December 6, 2012

2010 Draft class living up to the billing Staff

TORONTO – Now three seasons removed from their draft year, the 2010 draft class – deemed by many to be one of the strongest in recent years –  is fulfilling many of the expectations garnered around the league.

With the rookie season and the window for a ‘sophomore jinx’ now closed, takes a look at some of the highly-touted picks from 2010 that are now making a significant impact on their respective teams.

Top Selections Rounding into Form

Originally a pick of the Toronto Argonauts that was sent to the Saskatchewan Roughriders on a draft day trade, Shomari Williams was the prize of the 2010 draft after going first overall.  Three years into his pro career and Williams has helped shore up a Saskatchewan pass rush to the tune of 90 defensive tackles, 32 special teams tackles and 5 quarterback sacks. The Toronto ON. native and Queen’s product is set to enter free agency for the first time on February 15 if he does not re-sign with Roughriders.

Saskatchewan’s pick was followed by Toronto selecting Joe Eppele.  The hulking 6-foot-8, 304-pound offensive lineman was drafted by the Argonauts with their first pick following the trade with Saskatchewan and it seems as though the 25-year-old is rounding into form after two years backing up veterans that included Rob Murphy, Dominic Picard and Taylor Robertson. 

Thanks to a combination of injuries and by seizing an opportunity, Eppele worked his way back into Toronto’s starting lineup at the guard position throughout their stretch drive and was a key part in both protecting Ricky Ray and opening up holes for Chad Kackert in the Argos’ 100th Grey Cup victory.

After an injury-plagued 2011 season, the fifth overall selection, Rob Maver, bounced back in 2012 with his best season yet, earning both division and league All-Star nods as a punter.  Many questioned the decision to take a kicker in the first round but the Guelph product has proven skeptics wrong, punting for an average of 42.3 yards and netting 4,224 yards.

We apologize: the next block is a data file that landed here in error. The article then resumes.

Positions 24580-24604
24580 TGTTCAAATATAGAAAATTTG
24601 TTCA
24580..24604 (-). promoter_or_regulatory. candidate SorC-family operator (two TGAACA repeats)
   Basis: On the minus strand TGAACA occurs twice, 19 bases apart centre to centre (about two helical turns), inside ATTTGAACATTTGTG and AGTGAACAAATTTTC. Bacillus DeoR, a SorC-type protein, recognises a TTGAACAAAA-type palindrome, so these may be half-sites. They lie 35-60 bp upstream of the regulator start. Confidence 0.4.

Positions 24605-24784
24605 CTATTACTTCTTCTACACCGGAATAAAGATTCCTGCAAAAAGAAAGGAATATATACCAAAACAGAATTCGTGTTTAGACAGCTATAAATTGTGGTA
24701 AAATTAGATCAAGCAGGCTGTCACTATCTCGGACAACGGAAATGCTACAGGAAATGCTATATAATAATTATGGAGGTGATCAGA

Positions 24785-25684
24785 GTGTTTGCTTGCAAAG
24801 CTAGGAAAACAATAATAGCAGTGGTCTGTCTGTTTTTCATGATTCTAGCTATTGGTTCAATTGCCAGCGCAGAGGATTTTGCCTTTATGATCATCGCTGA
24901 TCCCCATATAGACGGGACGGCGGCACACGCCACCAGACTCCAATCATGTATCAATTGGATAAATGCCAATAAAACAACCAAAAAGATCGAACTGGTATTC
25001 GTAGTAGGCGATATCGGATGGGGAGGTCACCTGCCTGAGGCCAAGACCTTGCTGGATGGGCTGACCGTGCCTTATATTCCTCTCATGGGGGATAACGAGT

Lions Leverage

Arguably no team has benefited most from the 2010 class than the BC Lions on both sides of the ball.  Shawn Gore and Akeem Foster, who were drafted 10th and 25th overall respectively have added unmatched Canadian depth at the receiver position.  The two have combined for 182 receptions for 2,505 yards and 15 touchdowns in three seasons alongside vets such as Geroy Simon and Arland Bruce lll.

Defensively, the Lions have started to develop 34th overall pick Cauchy Muamba into a reliable defensive contributor in the back end of their secondary.  Meanwhile, 16th overall selection Joash Gesse has become a key contributor on special teams and in defensive rotations at the linebacker spot.
The Year of the Receiver

Alongside the aforementioned Gore and Foster, a small group of other receivers have made their mark since being selected.

An athletic threat in the passing game, Cory Watson (9th overall) just finished his third season with the Winnipeg Blue Bombers as a part of an offence that has seen its fair share of turnover. Still, the Dollard des Ormeaux native has contributed a solid 121 receptions for 1,414 yards and 3 touchdowns despite fighting off injuries for the better part of last season.  He also averages 11.3  yards-per-reception.

Meanwhile Spencer Watt (18th overall) has slowly started to become a bigger piece of the Toronto Argonauts aerial attack with Ricky Ray at the controls and Jordan Sisco (8th overall) has shown signs that he could be a factor in the Saskatchewan offence but fought injuries in his first two seasons.

Along the Line

Williams and Eppele went one and two but other prospects from 2010 have made an impact along the offensive and defensive line.  Notables include Calgary’s J’Micheal Deane (21st overall), Hamilton defensive tackle Eddie Steele (22nd overall) and Montreal’s Ryan Bomben (31st overall), who has not only seen time in short yardage situations but has become a threat at the tight end position. 

Also worthy of mention is Argonauts offensive lineman Joel Reinders, who after trying his luck down south and battling an injury has finally made his way to the team that drafted him. He could very well turn into a lineman they depend on in the future after solidly backing up in the playoffs and Grey Cup.

Finding a New Home

Three prospects from the ’10 draft have gone from depth players to key contributors with a different team than they were selected at the kicker position.  Hamilton selected K Justin Palardy before he found a home in Winnipeg as one of the most reliable placekickers in the game.  Another kicker, Grant Shaw, began his career as a kicker and linebacker but has become Edmonton’s field goal kicker after being dealt in the Ricky Ray trade.